Divine and Demonic Imagery at Tor de'Specchi, 1400-1500
Divine and Demonic Imagery at Tor de'Specchi, 1400-1500
Religious Women and Art in 15th-century Rome
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List of Illustrations Acknowledgements Introduction: Demonic and Divine Bodies Chapter 1: Sanctity on the Threshold: Liminality and Corporeality at Tor de'Specchi Chapter 2: Painted Visions and Devotional Practices at Tor de'Specchi Chapter 3: Dining and Discipline at Tor de'Specchi: The Refectory as Ritual Space Chapter 4: The Devil in the Refectory: Bodies Imagined at Tor de'Specchi Epilogue : Imagining the Canonization of Francesca Romana Appendix A: Statutes of Ordination for the Beata Francesca Bibliography Index

Reviews and Features

"Scanlan offers an extensive survey of this important example of feminine patronage and art and, with her focus on liminality and corporeality, opens stimulating perspectives. Her pleasant writing style makes it easy for readers to immerse themselves in the fifteenth-century setting." - Kirsten Lee Bierbaum, Renaissance Quarterly, Winter 2019 "Suzanne Scanlan’s Divine and Demonic Imagery at Tor de' Specchi is a carefully delineated and circumscribed study ... [it is] a welcome addition to English-language scholarship on Santa Francesca Romana (St. Frances of Rome, d. 1440)." - Cordelia Warr, Speculum, 95/1 (January 2020) "Divine and Demonic Imagery presents a persuasive argument for the visual as primary documentation for the study of church history. ... Suzanne M. Scanlan coordinates her reading of this extraordinary imagery [of artwork at Tor de’Specchi] through the multivalent lens of late medieval optical theory, the theology of visions, and then contemporary Italian texts to guide her readers through the meditative and mnemonic practices of these religious women." - Diane Apostolos-Cappadona, Church History, October 2019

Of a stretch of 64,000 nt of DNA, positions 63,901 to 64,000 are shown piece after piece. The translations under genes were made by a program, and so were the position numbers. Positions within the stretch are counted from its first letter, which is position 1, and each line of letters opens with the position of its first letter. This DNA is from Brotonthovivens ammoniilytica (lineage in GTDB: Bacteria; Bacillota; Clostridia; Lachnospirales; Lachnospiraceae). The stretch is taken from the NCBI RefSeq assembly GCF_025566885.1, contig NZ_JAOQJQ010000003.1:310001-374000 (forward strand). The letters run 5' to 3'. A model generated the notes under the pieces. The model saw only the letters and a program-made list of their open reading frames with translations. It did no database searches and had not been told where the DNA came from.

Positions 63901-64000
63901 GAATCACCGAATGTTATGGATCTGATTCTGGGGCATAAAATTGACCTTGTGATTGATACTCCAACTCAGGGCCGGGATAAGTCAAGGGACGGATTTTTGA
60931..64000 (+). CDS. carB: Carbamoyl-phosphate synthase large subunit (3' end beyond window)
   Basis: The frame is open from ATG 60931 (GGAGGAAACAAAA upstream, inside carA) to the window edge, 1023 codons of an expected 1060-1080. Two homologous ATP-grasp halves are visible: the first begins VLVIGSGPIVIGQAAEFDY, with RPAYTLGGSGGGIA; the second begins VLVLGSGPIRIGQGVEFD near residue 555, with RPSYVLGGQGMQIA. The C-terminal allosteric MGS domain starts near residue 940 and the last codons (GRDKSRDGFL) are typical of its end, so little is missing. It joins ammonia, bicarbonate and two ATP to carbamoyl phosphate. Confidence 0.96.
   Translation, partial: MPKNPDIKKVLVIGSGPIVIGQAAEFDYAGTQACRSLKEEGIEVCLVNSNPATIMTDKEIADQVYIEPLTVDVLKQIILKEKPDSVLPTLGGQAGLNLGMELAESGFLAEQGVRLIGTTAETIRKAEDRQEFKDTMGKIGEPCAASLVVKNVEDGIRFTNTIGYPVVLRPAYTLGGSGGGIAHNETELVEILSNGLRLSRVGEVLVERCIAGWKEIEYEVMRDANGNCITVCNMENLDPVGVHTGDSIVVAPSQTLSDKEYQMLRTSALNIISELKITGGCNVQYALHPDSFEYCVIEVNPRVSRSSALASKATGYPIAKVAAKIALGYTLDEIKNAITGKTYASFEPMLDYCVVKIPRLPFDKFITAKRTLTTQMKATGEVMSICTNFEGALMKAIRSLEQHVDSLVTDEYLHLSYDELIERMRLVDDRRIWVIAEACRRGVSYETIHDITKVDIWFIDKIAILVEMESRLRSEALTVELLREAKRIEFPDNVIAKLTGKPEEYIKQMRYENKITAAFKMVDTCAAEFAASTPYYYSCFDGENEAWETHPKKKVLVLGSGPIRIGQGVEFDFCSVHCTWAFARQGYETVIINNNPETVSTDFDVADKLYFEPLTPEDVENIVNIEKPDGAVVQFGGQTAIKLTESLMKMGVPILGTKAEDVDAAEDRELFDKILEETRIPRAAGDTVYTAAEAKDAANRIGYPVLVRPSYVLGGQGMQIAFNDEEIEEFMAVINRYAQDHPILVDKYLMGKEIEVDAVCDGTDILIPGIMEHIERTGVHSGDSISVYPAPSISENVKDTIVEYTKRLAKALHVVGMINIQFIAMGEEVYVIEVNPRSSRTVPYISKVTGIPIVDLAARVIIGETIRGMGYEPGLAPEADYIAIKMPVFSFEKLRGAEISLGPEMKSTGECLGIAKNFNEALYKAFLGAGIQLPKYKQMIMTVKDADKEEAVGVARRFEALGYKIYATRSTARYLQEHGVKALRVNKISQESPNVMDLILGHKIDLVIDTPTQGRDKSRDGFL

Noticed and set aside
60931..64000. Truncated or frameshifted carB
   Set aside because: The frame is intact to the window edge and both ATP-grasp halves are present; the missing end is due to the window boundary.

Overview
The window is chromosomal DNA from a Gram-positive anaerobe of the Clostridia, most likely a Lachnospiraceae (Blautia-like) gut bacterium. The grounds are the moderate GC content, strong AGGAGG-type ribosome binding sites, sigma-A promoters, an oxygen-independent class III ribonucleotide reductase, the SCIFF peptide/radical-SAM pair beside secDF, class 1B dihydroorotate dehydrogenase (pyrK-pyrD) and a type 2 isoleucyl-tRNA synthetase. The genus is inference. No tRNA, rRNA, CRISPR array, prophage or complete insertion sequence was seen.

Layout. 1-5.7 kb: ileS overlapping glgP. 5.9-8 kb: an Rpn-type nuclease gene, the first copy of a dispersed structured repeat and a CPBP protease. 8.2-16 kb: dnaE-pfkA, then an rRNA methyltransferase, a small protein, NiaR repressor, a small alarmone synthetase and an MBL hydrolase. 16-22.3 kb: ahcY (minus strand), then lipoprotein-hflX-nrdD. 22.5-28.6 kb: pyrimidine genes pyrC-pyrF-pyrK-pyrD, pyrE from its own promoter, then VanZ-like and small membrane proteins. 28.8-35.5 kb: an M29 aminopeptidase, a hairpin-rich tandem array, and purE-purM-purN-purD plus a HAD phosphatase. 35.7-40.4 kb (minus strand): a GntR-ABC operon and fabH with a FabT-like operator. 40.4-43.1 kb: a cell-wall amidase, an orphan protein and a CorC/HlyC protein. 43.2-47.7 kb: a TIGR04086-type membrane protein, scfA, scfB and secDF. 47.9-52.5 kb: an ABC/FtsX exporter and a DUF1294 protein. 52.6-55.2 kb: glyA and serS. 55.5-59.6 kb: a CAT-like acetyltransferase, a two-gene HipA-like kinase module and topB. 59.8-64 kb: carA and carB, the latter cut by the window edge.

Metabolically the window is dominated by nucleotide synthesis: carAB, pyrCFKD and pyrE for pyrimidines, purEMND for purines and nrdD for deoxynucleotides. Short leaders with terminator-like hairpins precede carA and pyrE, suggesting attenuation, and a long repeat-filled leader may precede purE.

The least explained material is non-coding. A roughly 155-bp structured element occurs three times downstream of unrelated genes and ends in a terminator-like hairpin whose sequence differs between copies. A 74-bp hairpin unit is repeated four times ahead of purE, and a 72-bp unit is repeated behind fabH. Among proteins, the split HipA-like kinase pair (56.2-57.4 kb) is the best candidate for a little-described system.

Suzanne M. Scanlan

Divine and Demonic Imagery at Tor de'Specchi, 1400-1500

Religious Women and Art in 15th-century Rome

In the fifteenth century, the Oblates of Santa Francesca Romana, a fledgling community of religious women in Rome, commissioned an impressive array of artwork for their newly acquired living quarters, the Tor de'Specchi. The imagery focused overwhelmingly on the sensual, corporeal nature of contemporary spirituality, populating the walls of the monastery with a highly naturalistic assortment of earthly, divine, and demonic figures. This book draws on art history, anthropology, and gender studies to explore the disciplinary and didactic role of the images, as well as their relationship to important papal projects at the Vatican.

Suzanne M. Scanlan

Suzanne Scanlan is a Lecturer in the History of Art and Visual Culture at the Rhode Island School of Design in Providence, RI.